October is ‘Breast Cancer Awareness’ month; therefore, I thought I would focus on this very important topic this month.
Over 50.000 women are diagnosed with breast cancer every year in the UK, which includes around 4,600 in Scotland. Every year about 5.500 additional women are diagnosed with an earlier (non-invasive) form of breast cancer, called in situ breast carcinoma (Carcinoma is a medical term for cancer: most common cancers, and all breast cancers are carcinomas). These are confined to a specific area of the breast (usually milk ducts) but may later develop the ability to spread. Breast cancer is now the commonest cancer in the UK and by far the most common cancer in women. For women, the lifetime risk for of developing breast cancer is now 1 in 8. Most of the women who get breast cancer are past menopause, but over 8.000 are under 50 years old.
Approximately 350 men are also diagnosed with breast cancer every year, including around 30 in Scotland.
Breast cancer survival rates are better than ever thanks to better awareness. An estimated 5 out of 6 women diagnosed with Breast cancer in England & Wales survive for at least 5 years after diagnosis. However, nearly 1,000 women in the UK, including 85 women in Scotland, still die of Breast cancer every month.
Risk Factors: –
-Carrying a breast gene
-Methylation SNPs (i.e Single Nuclear Polymorphisms)
-Increase in age
-Starting periods early and having the menopause late
-Having no children or having them later in life
-A history of benign breast disease
-Exposure to radiation
-The contraceptive pill
-Diet & Lifestyle
Strong Family History:
This means ONE of the following has happened in the family
-3 close relative diagnosed at any age (should come from the same side of the family)
-2 close relatives from the same side of the family with an average age of diagnosis under 60
-Mother or sister diagnoses before they were 40
-Father or brother diagnosed before they were 60
-One close relative (i.e. a parent, brother, sister, child, grandparent, aunt, uncle, nephew or niece) with breast cancer in both breasts, the first cancer diagnosed before the age of 50. If a close relative has been diagnosed with ovarian cancer, then this may also be a significant risk factor for breast cancer. The usual recommendation is to start screening 10 years earlier than the age at which the youngest relative was diagnosed with breast cancer.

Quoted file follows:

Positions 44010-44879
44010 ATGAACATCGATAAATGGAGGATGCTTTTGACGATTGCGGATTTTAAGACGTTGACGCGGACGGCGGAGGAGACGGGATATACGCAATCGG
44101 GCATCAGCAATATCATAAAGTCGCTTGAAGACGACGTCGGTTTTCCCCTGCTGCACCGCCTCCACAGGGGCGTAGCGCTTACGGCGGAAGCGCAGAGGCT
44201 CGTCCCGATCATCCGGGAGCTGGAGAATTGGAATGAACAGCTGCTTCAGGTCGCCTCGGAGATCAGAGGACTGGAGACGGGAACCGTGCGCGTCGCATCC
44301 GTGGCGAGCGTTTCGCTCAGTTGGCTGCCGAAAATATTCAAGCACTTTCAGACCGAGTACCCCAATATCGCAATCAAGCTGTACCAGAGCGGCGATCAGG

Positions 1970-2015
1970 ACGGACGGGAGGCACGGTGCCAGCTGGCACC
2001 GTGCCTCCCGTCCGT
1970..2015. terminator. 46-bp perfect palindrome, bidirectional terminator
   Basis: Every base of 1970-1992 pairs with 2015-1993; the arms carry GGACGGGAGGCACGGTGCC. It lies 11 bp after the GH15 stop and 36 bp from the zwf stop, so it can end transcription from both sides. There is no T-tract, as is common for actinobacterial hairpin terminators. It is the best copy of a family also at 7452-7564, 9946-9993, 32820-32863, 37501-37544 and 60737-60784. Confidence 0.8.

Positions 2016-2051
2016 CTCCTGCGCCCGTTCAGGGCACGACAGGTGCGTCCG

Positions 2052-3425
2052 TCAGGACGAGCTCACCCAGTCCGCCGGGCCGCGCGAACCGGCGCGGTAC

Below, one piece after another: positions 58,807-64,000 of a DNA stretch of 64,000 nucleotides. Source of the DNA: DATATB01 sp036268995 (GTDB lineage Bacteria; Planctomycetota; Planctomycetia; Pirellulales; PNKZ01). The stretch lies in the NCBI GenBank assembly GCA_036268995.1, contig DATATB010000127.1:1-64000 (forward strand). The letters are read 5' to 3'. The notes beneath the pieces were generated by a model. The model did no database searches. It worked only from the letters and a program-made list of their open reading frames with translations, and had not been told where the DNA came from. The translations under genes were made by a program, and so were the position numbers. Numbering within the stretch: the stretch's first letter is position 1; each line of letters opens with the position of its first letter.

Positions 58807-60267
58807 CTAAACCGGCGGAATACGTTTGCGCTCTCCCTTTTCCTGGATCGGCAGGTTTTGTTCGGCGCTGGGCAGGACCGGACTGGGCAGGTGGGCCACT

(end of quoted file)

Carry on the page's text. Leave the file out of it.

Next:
Breast Cancer Genes:
If there is a very strong family history, there may be a faulty gene in the family that increases the risk of breast cancer. There are several gene faults that can increase breast cancer risk, but so far, only 2 of them can be tested, these are BRCA1 and BRCA2. A woman with a BRCA1 mutation has on average a 55% chance of developing breast cancer by the age of 70, & a woman with a BRCA2 mutation has on average a 47% chance of developing breast cancer by the age of 70. The BRCA1 gene does not show up in up to 85% of familial breast cancers; however, its activity can be affected by other genes or by any other breast cancer risk factor such as diet and lifestyle or environmental exposure to other carcinogens. Remember – Most breast cancers are not inherited, it is only 5 out of every hundred that are related to a known inherited breast cancer gene.
Methylation SNPs (i.e Single Nuclear Polymorphisms, which are genetic variations): –
Methylation is a key biochemical process that occurs billions of times every second, & is essential for the function of almost all our body’s systems. Certain genetic variations within one of the five cycles of the Methylation pathway can contribute toward Oestrogen not being detoxified properly, which is then in turn an increased risk for Oestrogen based cancer, of which breast cancer is one.
Benign Breast Disease:
A history of benign breast disease’ includes a wide range of different conditions most of which are not cancerous. One in 10 lumps show that the cells are not cancerous, but that they are growing abnormally. This increases the risk of breast cancer by four times the average, but the condition is uncommon.